Fishing Vessel Beset in Antarctic Ice, by Marex

No. 3 Fishing vessel

By MarEx

A U.S. Coast Guard cutter is responding to a 207-foot fishing vessel with 27 people aboard beset in ice approximately 900 miles northeast of McMurdo Sound, Antarctica.   The Australian-flagged fishing vessel, Antarctic Chieftain, contacted Rescue Coordination Centre New Zealand after becoming beset in ice. The vessel suffered damage to three of its four propellers when it became stuck in the ice and has lost its ability to maneuver. 

RCC New Zealand diverted U.S. Coast Guard Cutter Polar Star, homeported in Seattle, to respond to the Antarctic Chieftain

The 150-person crew of Polar Star was deployed to McMurdo Station, Antarctica, as part of Operation Deep Freeze, which provides military logistical support to the U.S. Antarctic Program managed by the National Science Foundation.

“The seas of Antarctica are treacherous and unforgiving,” said U.S. Coast Guard Vice Adm. Charles W. Ray, the commander of Pacific Area. “This incident is a sobering reminder of the importance of the U.S. icebreaker fleet as we see increased human activity in the Polar Regions.” 

The crew had just completed their mission at McMurdo Station when they diverted to aid the vessel in distress. Polar Star will steam more than 330 miles to reach the vessel. In order to reach the fishing vessel, the cutter’s crew will have to break through several miles of nine-foot thick ice, endure 35 mph winds and navigate through heavy snowfall to reach the Antarctic Chieftain. The crew of Polar Star is scheduled to reach the Antarctic Chieftain Thursday at approximately 10 p.m. 

Polar Star’s crew will free the Antarctic Chieftain from the ice, and the New Zealand-flagged fishing vessel Janas is schedule to escort or tow the vessel to the nearest safe harbor once it’s freed. Janas is approximately 600-miles away from the Antarctic Chieftain’s position. 

“The considerable geographic distances and extreme environmental conditions make this a complex rescue mission; however, we’re confident in our ability to reach the Antarctic Chieftain and committed to ensuring the safety of life at sea no matter the challenges,” said Capt. Matthew Walker, commanding officer of Coast Guard Cutter Polar Star. 

The Polar Star is nearly 40-years old and the nation’s only heavy icebreaker capable of operating in the thick Antarctic ice for a mission such as breaking out the Antarctic Chieftain or clearing McMurdo Sound for the critical annual resupply of McMurdo Station. The 399-foot cutter is one of the largest ships in the Coast Guard and one of the world’s most powerful non-nuclear icebreakers. 

Maritime New Zealand manages RCC New Zealand, which is responsible for all major maritime and aviation search and rescue missions within New Zealand’s search and rescue region. Maritime New Zealand is responsible for search and rescue, maritime environmental protection, maritime transportation and numerous other maritime missions in New Zealand.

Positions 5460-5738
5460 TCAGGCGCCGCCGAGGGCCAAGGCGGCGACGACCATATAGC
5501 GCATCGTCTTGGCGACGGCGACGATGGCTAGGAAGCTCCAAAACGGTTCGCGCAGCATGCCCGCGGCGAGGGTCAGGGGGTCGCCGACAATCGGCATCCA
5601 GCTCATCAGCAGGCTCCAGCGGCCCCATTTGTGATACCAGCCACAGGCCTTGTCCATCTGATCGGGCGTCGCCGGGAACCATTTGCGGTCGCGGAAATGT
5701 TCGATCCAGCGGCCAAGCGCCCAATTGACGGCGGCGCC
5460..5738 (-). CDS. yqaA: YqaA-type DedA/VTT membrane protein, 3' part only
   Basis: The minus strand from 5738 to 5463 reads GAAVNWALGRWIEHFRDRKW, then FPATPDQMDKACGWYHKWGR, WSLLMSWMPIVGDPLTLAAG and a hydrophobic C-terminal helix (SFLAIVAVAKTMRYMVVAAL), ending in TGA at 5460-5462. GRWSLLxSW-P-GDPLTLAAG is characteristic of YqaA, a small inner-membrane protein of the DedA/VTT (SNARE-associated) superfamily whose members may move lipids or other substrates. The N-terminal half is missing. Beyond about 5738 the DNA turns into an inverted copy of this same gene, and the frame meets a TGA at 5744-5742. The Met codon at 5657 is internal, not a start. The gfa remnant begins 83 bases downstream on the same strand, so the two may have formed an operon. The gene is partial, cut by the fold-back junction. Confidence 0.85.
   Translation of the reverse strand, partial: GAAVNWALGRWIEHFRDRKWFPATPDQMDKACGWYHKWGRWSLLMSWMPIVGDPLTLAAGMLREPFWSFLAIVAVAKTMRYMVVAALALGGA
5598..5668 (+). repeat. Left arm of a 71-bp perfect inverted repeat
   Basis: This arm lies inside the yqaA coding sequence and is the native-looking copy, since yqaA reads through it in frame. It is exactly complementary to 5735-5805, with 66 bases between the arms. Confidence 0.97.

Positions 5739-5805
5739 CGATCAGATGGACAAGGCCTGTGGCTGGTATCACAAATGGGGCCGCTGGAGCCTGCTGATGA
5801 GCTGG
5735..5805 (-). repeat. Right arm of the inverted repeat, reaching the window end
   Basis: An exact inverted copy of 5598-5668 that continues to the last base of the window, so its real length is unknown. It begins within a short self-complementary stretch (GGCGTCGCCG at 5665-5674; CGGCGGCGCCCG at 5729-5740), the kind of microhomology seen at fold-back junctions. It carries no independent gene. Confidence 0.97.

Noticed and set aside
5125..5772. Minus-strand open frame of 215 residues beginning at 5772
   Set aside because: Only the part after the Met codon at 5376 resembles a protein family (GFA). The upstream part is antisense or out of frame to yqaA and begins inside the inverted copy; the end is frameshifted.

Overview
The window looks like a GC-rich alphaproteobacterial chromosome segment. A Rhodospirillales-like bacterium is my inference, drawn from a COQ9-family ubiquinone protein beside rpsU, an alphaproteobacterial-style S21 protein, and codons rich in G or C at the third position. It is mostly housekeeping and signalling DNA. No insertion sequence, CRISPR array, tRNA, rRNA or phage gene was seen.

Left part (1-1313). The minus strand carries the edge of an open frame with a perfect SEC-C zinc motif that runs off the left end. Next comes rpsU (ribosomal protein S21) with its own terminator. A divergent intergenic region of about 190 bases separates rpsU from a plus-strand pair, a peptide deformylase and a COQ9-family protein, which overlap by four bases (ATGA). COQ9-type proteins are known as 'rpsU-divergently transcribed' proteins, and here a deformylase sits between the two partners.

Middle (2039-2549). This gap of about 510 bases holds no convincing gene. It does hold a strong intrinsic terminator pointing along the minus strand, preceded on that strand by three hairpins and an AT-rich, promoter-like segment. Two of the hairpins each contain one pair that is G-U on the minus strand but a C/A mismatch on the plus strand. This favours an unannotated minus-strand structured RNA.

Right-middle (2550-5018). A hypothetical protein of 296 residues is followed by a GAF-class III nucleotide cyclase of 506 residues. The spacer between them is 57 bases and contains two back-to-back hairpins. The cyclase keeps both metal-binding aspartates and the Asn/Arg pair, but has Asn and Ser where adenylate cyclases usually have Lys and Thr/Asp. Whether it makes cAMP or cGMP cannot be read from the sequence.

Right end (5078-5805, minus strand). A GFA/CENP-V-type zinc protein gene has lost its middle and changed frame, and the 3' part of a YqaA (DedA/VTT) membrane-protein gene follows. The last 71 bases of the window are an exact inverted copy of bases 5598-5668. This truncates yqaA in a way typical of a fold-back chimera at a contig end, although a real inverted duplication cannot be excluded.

Pacific Area is the Coast Guard’s regional command element and force provider for maritime safety, security, and stewardship in the Pacific. The Coast Guard’s Pacific Area encompasses six of the seven continents, 71 countries, and more than 74 million square miles of ocean – from the U.S. Western States to Asia, and from the Arctic to Antarctica.

Coast Guard Captain Sentenced over Sewol , by marex

No. 2 Sewol

By Wendy Laursen

A former South Korean Coast Guard captain has been sentenced to four years in prison following his actions during the capsizing of the ferry Sewol in April last year.

Kim Kyoung-il, a captain of a rescue boat at the scene, was convicted on charges of neglecting his duty to safely evacuate passengers from the sinking ferry. The accident claimed over 300 lives, most of them school children.

Gwangju District Court said that he failed to take proper measures at the scene and that he lied to reporters saying he made announcements for the passengers to evacuate.

“Kim simply asked his subordinates to rescue those who were readily visible and failed to evacuate hundreds inside,” Judge Lim Jeong-yeop said, reports Yonhap news agency. “With such negligence, he has scarred the families of the victims for life.”

The judge believed Kim’s actions were less grave than the ferry’s owner who was responsible for the overloading of the ship and the structural changes that made it unstable. Owner Kim Han-Sik was sentenced to 10 years, and other company officials have been sentenced to three to six years, according to AP.

The Sewol captain Joon-Seok was sentenced to 36 years for gross negligence. Other crew members received terms of up to 30 years.

Costa Concordia Captain Sentenced to 16 Years, by marex

No. 1 Concordia

By MarEx

An Italian court sentenced the former captain of the Costa Concordia cruise liner to 16 years in prison on Wednesday for his role in the 2012 shipwreck that killed 32 people off the Tuscan holiday island of Giglio.